Ms. Rosevear's Junior English discussion

Huck and conformity

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message 1: by Lizzy (new)

Lizzy S | 4 comments Even though Huck has had a very troubled youth and is still trying to find his path in life, he is showing that he is not a conformist. Huck likes to do what he believes is moral, not what society tells him to do. In chapter 31 Huck reveals himself as a person who cares about friendship over skin. Even though Huck believes he will go to hell for not turning Jim in, he does not care. Huck sees that it is more important for Jim to try to become free than for Huck to do what society tells him to do. Huck has realized that Jim is a person, not property, with emotions.

message 2: by Emily (new)

Emily Yu | 5 comments This kind of goes with Huck maturing as a person. At first, he beleived that Jim was property. Remember when he thought it was so wrong when Jim talked about stealing his children back?

But the fact that he truly believes he will go to hell for freeing Jim and not turning him in shows that he is still influenced greatly by society.

But he definitely shows that he will no longer care about what other people think when he goes to free Jim. He was just brought up to beleive that blacks were property.

Hopefully he is successful with freeing Jim.

message 3: by Tyler (new)

Tyler Hechler | 4 comments To me, Huck is torn in terms of conforming. Brought up by Ms. Watson, his mind has been ingrained with social and religious ideals. Huck's personality however, would show that he's a rebel, and would do anything not to be like others. The first example of this was Tom Sawyer's gang, where Huck wants to get out of society's grasp and do something out of the ordinary. In the big picture, this can be escalated to his friendship with Jim. Although Jim is a slave, Huck wants to be different from others, and therefore befriends him and goes against society.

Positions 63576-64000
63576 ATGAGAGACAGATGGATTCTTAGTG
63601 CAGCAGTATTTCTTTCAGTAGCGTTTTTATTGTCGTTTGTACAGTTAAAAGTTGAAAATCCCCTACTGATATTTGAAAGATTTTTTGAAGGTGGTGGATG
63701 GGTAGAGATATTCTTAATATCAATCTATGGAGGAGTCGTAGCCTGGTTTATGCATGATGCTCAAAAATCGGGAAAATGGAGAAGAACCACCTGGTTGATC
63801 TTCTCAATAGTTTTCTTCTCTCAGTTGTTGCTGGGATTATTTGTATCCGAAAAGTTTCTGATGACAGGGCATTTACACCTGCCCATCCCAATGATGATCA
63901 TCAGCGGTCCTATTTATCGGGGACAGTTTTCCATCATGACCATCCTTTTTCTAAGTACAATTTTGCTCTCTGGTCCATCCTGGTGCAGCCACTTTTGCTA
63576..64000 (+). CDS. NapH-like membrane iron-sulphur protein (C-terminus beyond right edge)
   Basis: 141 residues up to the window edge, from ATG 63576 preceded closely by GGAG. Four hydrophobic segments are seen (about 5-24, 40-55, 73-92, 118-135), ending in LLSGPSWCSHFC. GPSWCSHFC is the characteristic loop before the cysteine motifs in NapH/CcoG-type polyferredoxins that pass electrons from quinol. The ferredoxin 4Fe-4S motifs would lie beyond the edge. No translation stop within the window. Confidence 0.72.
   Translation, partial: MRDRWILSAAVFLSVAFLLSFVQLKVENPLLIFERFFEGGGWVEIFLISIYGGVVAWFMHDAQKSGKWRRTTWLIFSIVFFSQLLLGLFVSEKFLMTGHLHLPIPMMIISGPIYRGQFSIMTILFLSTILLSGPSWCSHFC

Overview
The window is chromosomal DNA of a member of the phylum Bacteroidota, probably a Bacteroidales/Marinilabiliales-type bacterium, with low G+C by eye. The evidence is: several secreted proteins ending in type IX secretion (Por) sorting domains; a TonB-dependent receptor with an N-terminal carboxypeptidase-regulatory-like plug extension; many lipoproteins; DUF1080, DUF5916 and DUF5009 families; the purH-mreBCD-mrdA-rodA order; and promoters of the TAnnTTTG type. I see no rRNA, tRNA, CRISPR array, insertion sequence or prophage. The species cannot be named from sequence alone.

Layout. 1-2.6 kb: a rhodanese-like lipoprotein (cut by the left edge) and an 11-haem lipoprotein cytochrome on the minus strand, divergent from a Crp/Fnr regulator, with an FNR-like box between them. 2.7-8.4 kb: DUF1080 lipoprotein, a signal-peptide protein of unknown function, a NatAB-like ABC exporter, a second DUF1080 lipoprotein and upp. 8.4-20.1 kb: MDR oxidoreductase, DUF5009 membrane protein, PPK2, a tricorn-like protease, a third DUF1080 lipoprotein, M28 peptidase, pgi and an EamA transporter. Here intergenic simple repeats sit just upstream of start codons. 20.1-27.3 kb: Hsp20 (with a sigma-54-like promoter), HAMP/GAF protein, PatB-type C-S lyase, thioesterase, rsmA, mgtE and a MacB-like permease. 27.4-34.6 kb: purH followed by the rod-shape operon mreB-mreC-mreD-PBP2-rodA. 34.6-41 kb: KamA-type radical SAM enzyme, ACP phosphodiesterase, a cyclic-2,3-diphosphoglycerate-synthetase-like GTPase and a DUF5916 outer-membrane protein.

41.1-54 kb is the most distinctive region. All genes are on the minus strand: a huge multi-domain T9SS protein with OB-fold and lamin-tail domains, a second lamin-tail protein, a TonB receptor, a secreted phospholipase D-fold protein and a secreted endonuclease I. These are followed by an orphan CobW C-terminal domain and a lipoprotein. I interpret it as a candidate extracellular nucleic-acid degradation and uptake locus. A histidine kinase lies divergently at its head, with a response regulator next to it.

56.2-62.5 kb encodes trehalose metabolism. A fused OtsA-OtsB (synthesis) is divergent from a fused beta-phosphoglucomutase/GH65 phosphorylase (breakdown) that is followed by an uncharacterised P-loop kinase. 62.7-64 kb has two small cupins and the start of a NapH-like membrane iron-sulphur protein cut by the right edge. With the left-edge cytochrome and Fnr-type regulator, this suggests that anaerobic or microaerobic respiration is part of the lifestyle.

message 4: by Lara (new)

Lara Herrmann | 4 comments I do not think that that Huck befriends Jim in order to be a nonconformist or go against what is morally correct. He befriends Jim because they are on an adventure together. I believe that their friendship originally sparked because it was convenient. They were both lonely individuals who needed to escape the restrictions that society had laid upon them. However, as time progressed what was previously a relationship founded on loneliness, progressed into a deep friendship. Once again, going back to chapter 31, Huck generously states that he is willing to go to hell for Jim. This portrays the true meaning of selflessness as well as maturity.

message 5: by JB (new)

JB Fogel | 4 comments Thinking back to Chapter thirty one I don't understand why that was considered Hucks moral climax. Sure he showed us how much Jim means to him and he was taking a stand against society, but it's not like there is a drastic change in his character throughout the next several chapters. I thought based on the way Ch. 31 was made out to be that Huck would end up turning Jim in or something like that.

message 6: by Samantha (new)

Samantha | 4 comments I agree. I think that Huck changes his opinions so much in the book that how can chapter 31 really be considered his climax? Yeah, he decides that he is willing to go to hell to help Jim, but he still considers it going to hell. Although it is good that he doesn't care about what society thinks, he still believes that helping Jim is not the moral thing to do. He says he doesn't care about the color of Jim's skin, but isn't he proving that it still means something to him?

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